"Renew and november. When the first cases started the pop up and wuhan china their description of the virus there description of how easily it was transmitted between families once. We heard that we knew that. This virus had the potential to be a bad actor at that moment in time we said. How are we going to get the sequence for this virus and we started calling our friends and china. We called our friends at the cdc trying to get the sequence of this virus the minute that was published. We started to make our vaccines back on. I think it was january twelfth. We started making the first aren a vaccine that day. It has all happened. Unfathomably fast has an at twelve months later and the pfizer and maduna vaccines have made their way through large clinical trials with good results into syringes and now already into millions of arms. But this quite a back story here. We thought that it would be useful in a pandemic. We thought it would be influenza pandemic but you back in two thousand and five. When we made the initial observation we knew that aren a had a great potential therapeutics. Who with his collaborator catala career. How is a good bit to win a nobel prize for the science driving. Mri vaccines. he's one of my guests on science fiction today. What's been lost in the fast pace race to develop covid nineteen vaccine. This past year is a hidden story of dogged. Pursuit of a nollie scientific idea over decades often in the face of skeptics and nice ideas we went through pharmaceuticals venture capitalists. All other people. it said. Hey we have a great new invention here. And they weren't interested. They said now aren as too hard to work with. We don't think it'll ever work and they just weren't interested now with a pandemic bang with suddenly counting on mri vaccines lock eyes and medina's to help save us. But before this pandemic this brand new technology of marigny vaccines had never been approved for use in humans before. It's incredible isn't it. The heddon even made it to the stage of large scale clinical trials in humans. I don't think anybody could have predicted. Just how effective these vaccines were. And i still get chills. When i remember the moment when that announcement was made a few months ago biologist onto fox is future fellow and associate professor at the university of western australia. It has proved the nice as wrong. I mean given that fifty percent effective is the baa that the world health organization would've liked to say as the minimum to be getting ninety. Five percent is just astounding really hardly any vaccines have that level of efficacy. Cullen pat and professor of pharmaceutical biology at monash pharmaceutical sciences. He's team is working on two different. Mri vaccines for covid. Nineteen in collaboration with the doughy institute in melbourne change from the point of view the future of emo toy syrupy and we haven't had a vaccine working against corona virus. Before i could understand the science. And i could see how theoretically it might work. But i just couldn't see how we could actually make enough to be the billions of doses needed for the world. And that's still looking doc- rod it's entirely contingent on just to pharmaceutical companies meeting. The world's entire supply demands including ours here in australia. Will you receive the pfizer vaccine together just before christmas. We did the vaccine driven by your discovery. Can you describe what that moment was like figuring. My family always yells at me. Because i'm not excited enough. And they're right for man who co owns the intellectual property licenses to medina and i dream osman humble kind of guy. We were incredibly excited. When we saw the results of the phase three trial that are vaccine. Worked and of a safe and had ninety. Five percent efficacy. I'm already moved on to the next thing the next back scene. The next gene therapy you. I'm incredibly excited. That this vaccine is working that it's gonna make a dent in this pandemic many think that there's a nobel prize in chemistry waiting in the wings for you and dr katie. Rico what do you make of that. So people tell the too modest. And i really don't do things for prizes or recognition or anything else.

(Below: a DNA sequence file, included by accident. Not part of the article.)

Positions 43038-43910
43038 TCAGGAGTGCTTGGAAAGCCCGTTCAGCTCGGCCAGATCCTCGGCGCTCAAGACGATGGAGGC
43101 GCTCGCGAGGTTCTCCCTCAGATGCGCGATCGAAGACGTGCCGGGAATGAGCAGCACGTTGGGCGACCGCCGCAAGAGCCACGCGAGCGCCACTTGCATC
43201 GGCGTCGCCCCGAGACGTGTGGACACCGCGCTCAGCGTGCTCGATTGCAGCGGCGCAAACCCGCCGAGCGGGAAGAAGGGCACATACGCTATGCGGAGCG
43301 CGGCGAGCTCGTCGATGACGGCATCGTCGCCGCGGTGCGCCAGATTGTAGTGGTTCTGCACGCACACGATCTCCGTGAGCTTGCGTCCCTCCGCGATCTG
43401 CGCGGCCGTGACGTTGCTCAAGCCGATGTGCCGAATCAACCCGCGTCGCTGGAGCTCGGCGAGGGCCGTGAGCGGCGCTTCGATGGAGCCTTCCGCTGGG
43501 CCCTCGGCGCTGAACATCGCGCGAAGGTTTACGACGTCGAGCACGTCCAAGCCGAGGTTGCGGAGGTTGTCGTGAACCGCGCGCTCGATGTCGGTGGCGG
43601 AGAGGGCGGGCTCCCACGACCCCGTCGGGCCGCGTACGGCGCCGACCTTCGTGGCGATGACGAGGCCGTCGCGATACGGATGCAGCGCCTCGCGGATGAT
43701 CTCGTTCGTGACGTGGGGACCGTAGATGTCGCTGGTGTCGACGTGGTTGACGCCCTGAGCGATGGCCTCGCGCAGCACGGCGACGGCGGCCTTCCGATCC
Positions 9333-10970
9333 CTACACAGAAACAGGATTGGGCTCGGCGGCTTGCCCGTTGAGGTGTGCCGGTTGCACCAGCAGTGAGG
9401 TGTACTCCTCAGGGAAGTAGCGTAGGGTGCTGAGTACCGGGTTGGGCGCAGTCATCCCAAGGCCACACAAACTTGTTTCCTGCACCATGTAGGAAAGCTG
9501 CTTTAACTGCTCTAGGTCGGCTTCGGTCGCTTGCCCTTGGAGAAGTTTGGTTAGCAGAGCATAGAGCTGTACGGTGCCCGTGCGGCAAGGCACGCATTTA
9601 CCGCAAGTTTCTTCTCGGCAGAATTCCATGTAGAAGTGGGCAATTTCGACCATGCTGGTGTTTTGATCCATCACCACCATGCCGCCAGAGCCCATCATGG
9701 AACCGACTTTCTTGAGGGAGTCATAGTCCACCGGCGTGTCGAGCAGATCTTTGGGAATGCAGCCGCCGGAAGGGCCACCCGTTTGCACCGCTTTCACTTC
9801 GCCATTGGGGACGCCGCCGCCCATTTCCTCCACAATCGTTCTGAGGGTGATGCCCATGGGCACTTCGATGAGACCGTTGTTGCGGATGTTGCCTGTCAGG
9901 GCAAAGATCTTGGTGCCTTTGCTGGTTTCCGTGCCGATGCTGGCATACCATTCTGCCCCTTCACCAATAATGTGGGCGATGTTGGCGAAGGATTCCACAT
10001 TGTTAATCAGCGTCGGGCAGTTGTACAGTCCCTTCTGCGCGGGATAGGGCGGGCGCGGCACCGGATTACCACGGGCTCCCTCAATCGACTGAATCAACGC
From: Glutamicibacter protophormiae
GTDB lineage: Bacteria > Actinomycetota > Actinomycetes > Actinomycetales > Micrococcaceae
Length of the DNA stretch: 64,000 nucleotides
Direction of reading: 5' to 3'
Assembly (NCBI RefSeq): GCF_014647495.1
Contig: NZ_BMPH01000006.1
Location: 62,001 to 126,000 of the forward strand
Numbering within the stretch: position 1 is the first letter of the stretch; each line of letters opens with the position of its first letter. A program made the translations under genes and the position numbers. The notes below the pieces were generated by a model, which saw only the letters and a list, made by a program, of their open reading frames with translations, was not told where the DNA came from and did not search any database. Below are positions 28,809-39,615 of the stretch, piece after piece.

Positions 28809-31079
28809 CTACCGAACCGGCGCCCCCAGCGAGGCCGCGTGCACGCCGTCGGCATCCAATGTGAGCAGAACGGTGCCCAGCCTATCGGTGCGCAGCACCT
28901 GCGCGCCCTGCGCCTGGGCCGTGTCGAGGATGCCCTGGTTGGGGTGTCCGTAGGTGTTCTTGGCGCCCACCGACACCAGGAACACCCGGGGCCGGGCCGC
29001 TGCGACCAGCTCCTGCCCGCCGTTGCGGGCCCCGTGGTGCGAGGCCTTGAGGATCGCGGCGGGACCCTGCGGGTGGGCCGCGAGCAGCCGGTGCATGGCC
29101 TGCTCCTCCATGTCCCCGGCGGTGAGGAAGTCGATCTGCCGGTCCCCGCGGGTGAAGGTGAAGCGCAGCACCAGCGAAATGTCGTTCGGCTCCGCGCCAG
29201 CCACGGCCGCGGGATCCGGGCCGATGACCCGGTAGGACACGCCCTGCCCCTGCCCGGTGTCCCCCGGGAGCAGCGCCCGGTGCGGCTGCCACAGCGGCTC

Catala China Pfizer Aren CDC Cullen Pat Monash Pharmaceutical Sciences Medina Influenza Doughy Institute University Of Western Australi BAA World Health Organization FOX Melbourne Osman Australia Dr Katie